As schools and libraries continue to put an emphasis on science, technology, enginerring and math curriculum, a growing number of summer camps are opening up to supplement student's engagement with STEM topics.
A program at Penn State University this summer took 28 students from 12 high schools in Pennsylvania that had little experience with STEM concepts, and brought them face to face with skills that can ensure the 21st century is, like the 20th century, led by Americans.
“I wasn’t really expecting it to be what it was,” said Anna Traub, a student that took part in the STEM Summer Enrichment Program at Penn State. “I thought that it was just going to be like school, algebra and geometry, but we ended up learning so many more abstract concepts which I have never been exposed to. It was nice to have this experience because I want to be in this field.”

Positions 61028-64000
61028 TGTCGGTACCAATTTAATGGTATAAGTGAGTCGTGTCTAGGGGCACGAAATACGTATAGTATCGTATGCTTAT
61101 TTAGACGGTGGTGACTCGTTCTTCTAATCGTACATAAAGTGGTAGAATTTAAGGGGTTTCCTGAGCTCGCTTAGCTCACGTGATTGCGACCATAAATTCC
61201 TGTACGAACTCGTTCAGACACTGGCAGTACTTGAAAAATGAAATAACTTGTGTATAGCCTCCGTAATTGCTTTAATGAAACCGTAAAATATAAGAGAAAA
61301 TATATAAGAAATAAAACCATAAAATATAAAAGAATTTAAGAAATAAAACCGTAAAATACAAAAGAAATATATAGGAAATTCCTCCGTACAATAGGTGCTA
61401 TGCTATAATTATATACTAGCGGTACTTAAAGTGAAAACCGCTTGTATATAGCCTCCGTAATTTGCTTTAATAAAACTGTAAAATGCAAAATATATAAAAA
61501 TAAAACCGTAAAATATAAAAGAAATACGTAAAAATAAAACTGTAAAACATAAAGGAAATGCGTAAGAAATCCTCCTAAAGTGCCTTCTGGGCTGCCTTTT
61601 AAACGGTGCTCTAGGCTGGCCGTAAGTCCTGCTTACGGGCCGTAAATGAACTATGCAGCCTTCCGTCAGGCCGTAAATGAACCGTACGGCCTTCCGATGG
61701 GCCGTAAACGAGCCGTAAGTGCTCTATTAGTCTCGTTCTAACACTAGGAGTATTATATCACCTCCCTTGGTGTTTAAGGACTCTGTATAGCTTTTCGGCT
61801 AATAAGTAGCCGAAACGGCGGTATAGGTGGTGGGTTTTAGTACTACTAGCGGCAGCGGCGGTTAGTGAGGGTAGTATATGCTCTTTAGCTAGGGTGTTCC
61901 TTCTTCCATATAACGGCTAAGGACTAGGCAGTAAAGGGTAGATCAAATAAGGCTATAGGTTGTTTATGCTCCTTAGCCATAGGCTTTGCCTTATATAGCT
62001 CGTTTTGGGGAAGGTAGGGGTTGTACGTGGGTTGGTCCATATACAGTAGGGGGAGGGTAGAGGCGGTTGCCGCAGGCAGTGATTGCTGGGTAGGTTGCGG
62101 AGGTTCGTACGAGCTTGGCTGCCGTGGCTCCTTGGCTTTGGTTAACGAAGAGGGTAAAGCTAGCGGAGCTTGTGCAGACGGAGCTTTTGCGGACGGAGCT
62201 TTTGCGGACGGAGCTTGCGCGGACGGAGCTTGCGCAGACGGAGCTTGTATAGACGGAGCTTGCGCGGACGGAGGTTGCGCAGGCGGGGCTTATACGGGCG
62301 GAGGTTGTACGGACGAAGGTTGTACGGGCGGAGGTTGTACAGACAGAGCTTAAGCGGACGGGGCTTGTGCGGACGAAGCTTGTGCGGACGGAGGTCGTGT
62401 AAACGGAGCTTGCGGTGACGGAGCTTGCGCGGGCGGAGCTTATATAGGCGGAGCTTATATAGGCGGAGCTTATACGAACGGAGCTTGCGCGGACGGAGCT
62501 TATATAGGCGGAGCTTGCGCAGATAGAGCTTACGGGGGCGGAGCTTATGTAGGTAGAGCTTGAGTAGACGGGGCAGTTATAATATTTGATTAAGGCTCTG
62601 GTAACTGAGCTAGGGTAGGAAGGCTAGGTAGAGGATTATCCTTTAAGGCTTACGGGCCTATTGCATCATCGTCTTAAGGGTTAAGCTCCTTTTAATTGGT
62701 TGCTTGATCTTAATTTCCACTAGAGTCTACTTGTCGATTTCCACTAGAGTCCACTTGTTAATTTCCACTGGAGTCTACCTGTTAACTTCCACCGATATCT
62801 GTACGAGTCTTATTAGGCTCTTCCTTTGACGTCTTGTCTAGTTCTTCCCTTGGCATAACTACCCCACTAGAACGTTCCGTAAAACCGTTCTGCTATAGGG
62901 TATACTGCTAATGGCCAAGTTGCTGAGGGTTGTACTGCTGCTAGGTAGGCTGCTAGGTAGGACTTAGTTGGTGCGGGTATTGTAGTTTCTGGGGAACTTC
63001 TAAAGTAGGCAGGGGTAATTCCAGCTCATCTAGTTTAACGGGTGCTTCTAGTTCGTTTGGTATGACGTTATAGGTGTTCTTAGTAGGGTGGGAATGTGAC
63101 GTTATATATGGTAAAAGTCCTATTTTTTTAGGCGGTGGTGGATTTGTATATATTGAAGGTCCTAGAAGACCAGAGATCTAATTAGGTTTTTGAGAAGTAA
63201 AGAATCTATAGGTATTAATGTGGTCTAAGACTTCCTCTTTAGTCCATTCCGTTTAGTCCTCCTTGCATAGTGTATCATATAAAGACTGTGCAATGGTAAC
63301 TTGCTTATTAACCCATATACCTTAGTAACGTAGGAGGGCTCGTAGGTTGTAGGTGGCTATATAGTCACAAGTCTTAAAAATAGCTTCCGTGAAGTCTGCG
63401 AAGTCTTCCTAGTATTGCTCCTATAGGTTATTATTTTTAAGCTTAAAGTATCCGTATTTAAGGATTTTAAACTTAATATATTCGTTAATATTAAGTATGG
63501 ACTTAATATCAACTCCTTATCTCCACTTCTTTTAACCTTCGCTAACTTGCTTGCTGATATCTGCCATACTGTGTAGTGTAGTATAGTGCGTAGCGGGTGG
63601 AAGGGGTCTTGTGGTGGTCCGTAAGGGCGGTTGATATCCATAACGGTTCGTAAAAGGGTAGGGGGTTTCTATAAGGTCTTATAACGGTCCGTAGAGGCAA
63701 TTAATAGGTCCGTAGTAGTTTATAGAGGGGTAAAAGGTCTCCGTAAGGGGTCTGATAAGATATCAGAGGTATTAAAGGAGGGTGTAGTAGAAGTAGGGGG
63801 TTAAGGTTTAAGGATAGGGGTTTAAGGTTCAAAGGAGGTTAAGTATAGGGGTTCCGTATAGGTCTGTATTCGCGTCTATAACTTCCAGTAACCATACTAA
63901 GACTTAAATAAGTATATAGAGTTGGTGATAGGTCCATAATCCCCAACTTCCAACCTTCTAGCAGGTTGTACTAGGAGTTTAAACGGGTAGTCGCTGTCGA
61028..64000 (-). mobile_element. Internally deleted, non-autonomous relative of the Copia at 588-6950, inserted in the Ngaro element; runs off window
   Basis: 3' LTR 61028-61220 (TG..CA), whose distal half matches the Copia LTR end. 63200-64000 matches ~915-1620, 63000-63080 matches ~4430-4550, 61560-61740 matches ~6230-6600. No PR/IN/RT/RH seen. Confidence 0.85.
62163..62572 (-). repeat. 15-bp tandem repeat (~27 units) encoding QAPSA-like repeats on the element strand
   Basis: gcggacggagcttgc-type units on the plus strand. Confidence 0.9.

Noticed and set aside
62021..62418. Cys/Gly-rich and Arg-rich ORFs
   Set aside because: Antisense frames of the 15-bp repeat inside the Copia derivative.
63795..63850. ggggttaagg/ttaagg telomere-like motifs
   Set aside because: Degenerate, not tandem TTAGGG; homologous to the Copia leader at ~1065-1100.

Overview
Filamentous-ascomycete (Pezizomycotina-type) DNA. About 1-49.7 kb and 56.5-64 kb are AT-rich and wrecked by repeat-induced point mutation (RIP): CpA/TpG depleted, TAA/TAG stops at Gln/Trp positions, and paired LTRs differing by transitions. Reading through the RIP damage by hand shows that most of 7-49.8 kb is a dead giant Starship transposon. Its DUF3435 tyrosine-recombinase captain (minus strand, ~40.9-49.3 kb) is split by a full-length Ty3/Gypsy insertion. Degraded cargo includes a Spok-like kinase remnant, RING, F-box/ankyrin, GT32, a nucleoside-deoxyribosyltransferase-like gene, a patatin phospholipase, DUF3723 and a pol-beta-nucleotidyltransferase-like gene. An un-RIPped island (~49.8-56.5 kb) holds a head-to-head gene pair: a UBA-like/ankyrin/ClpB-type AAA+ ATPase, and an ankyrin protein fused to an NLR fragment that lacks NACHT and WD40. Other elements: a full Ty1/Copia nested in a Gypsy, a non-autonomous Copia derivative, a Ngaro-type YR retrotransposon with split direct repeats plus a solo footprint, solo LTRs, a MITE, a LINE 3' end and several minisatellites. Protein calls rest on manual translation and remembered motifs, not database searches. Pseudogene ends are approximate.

The program, which is free, is just one of dozens of similar summer program being run around country in just about every state in the Continental US.
“Science, technology, engineering, and mathematics are crucial fields for driving innovation and competitiveness,” Rafic Bachnak, the director of Penn State Harrisburg's School of Science, Engineering and Technology said. “STEM jobs show the highest expectation for growth: 17 percent as compared to 10 percent for jobs overall. By 2018, there may be as many as 2.4 million unfilled STEM jobs in the United States.”
Libraries, just like camps and schools, are getting in on the STEM action as well. In fact, the American Library Association has taken a leading role in providing their members with the tools to get a successful 3d printing program up and running.